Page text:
Answer:

Moderate doses of vitamin D may improve balance and reduce the risk of falls in older adults deficient in vitamin D; however, be aware that too much vitamin D may actually increase the risk of falls. 

When combined with resistance exercise, supplementation with protein or creatine may help to build muscle in older adults (muscle loss has been associated with an increased risk of falls). Note that many older adults do not get enough protein from their diets and some research suggests intakes higher than current daily recommendations may be needed to reduce muscle loss.

Also, be aware that being deficient in vitamin B12 can cause problems with balance and gait, which could increase the risk of falls. Melatonin supplements may impair balance in older adults for a period of time after taking.

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1 Comments

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Robert8632
April 13, 2016

I think the "risk of falls" warning is appropriate under the circumstances but I doubt that we will be issuing it 12-24 months from now.

The 2015 study behind this recommendation has been widely criticized as bias in search of evidence. Among other flaws, the study employed weird dosage regimes (e.g., 60,000 units once per month which would likely create a pro-inflammatory response in the gut), uncommon definitions of normal and low levels, a lack of control for variables known to be related (e.g., was calcium and/or vitamin K being co-administered), question-begging in the premise, and weak statistical power (the publication bar is virtually always set at a minimum of p<0.05; this study was p<0.09, unheard of!). When Medscape (an online community of practicing physicians) published this study, 93 physicians commented on it. Every comment was negative, pointing out research and/or clinical flaws.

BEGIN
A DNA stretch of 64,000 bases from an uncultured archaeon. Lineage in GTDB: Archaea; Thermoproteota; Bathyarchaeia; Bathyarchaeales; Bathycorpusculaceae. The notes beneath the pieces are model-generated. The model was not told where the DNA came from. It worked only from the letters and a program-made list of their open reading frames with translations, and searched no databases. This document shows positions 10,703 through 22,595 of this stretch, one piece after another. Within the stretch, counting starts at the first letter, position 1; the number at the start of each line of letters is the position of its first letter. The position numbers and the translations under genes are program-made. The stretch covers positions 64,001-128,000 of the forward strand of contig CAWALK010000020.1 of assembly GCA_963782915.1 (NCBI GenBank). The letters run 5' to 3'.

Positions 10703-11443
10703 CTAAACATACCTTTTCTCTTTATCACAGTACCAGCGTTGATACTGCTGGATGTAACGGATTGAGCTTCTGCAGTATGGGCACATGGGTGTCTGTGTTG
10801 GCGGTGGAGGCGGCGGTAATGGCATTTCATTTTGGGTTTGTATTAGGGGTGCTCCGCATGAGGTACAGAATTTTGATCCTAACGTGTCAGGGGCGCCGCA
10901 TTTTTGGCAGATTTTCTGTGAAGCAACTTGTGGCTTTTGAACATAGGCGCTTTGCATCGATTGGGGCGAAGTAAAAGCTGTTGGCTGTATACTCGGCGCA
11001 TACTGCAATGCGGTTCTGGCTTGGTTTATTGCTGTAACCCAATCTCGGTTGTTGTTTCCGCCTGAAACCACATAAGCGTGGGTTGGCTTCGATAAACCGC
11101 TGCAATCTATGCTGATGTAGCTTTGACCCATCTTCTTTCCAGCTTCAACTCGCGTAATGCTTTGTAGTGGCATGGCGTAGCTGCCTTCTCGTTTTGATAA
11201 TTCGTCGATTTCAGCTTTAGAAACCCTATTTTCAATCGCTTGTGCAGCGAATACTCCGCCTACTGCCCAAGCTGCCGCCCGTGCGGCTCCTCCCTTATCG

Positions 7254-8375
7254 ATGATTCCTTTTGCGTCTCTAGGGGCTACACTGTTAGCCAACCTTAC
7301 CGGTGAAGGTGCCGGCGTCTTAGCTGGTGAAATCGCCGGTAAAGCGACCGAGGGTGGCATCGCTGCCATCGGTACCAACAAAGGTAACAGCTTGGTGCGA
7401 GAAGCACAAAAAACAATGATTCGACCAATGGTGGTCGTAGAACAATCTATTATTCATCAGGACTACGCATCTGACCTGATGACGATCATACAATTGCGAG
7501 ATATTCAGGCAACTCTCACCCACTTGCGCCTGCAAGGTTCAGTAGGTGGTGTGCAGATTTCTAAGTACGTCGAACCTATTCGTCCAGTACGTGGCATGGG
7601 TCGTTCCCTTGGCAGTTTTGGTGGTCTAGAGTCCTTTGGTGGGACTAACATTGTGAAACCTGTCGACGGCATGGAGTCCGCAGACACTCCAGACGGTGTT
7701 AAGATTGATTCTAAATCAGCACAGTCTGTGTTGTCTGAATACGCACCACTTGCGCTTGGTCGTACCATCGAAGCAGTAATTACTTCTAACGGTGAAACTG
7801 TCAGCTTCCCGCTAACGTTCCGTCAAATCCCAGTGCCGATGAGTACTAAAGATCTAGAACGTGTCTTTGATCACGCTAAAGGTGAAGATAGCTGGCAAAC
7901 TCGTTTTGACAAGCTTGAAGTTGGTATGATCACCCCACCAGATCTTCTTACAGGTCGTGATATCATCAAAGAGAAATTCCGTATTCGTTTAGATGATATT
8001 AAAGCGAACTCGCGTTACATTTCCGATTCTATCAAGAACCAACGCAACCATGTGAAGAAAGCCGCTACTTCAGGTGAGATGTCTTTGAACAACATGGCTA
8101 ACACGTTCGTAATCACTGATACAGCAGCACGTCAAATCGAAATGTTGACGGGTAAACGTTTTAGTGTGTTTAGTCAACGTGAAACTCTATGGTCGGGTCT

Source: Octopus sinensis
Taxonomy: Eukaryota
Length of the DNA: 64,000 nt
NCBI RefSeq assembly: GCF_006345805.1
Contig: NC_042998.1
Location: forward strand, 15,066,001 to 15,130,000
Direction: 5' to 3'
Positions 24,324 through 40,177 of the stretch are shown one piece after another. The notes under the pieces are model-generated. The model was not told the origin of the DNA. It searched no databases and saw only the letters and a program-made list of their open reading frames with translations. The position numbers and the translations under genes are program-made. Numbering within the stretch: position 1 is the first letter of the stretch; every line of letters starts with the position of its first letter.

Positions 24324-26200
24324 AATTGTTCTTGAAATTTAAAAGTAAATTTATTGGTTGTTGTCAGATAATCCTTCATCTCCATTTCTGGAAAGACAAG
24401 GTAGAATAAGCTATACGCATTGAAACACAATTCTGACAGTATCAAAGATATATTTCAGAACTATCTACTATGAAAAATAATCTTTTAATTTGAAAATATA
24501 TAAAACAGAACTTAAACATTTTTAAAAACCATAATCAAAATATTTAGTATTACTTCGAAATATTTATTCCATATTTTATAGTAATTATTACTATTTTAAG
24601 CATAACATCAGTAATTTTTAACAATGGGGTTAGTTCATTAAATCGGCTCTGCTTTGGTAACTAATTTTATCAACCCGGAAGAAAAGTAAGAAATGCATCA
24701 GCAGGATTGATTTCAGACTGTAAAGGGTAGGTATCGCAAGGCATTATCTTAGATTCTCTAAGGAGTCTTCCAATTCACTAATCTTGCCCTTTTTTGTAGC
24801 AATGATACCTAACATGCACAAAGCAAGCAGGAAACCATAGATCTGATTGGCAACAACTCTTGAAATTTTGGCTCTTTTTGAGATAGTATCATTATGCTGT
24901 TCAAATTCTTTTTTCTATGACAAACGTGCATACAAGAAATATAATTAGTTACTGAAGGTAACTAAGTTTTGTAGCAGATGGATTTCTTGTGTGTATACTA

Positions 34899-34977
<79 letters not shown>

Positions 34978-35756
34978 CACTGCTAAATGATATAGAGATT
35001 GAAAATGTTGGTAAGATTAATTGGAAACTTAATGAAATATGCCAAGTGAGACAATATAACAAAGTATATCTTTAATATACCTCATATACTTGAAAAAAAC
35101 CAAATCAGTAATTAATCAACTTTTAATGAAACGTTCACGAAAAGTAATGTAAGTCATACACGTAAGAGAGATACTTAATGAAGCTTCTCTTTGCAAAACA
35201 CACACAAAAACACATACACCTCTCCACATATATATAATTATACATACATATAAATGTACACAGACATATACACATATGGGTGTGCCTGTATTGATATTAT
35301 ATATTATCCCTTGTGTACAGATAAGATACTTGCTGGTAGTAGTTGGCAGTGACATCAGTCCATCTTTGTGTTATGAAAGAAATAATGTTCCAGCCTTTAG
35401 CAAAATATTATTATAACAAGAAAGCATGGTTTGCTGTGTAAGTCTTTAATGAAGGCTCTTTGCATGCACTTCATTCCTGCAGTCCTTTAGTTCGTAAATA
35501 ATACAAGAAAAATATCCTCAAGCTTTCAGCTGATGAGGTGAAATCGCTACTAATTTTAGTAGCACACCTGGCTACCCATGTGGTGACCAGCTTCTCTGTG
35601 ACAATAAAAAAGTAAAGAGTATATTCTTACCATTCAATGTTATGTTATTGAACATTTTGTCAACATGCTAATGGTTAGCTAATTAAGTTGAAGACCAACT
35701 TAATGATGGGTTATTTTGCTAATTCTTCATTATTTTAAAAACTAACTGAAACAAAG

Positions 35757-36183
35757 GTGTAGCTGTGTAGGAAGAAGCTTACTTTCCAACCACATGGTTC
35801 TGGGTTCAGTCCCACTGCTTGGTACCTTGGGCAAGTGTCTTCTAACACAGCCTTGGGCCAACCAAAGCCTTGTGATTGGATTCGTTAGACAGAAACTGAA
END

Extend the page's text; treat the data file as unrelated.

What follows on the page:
In addition to the design and execution problems, it is equally plausible that the vitamin D increased physical activity, therefore increasing the probability of a fall among people who generally have balance problems. This explanation was not examined much less controlled for.

In contrast to this, a 2004 10 study meta-analysis and many other studies since then (some well-designed, some opportunistic) continue to reach the opposite conclusions.

I appreciate the openness of this forum. Keep up the good work.

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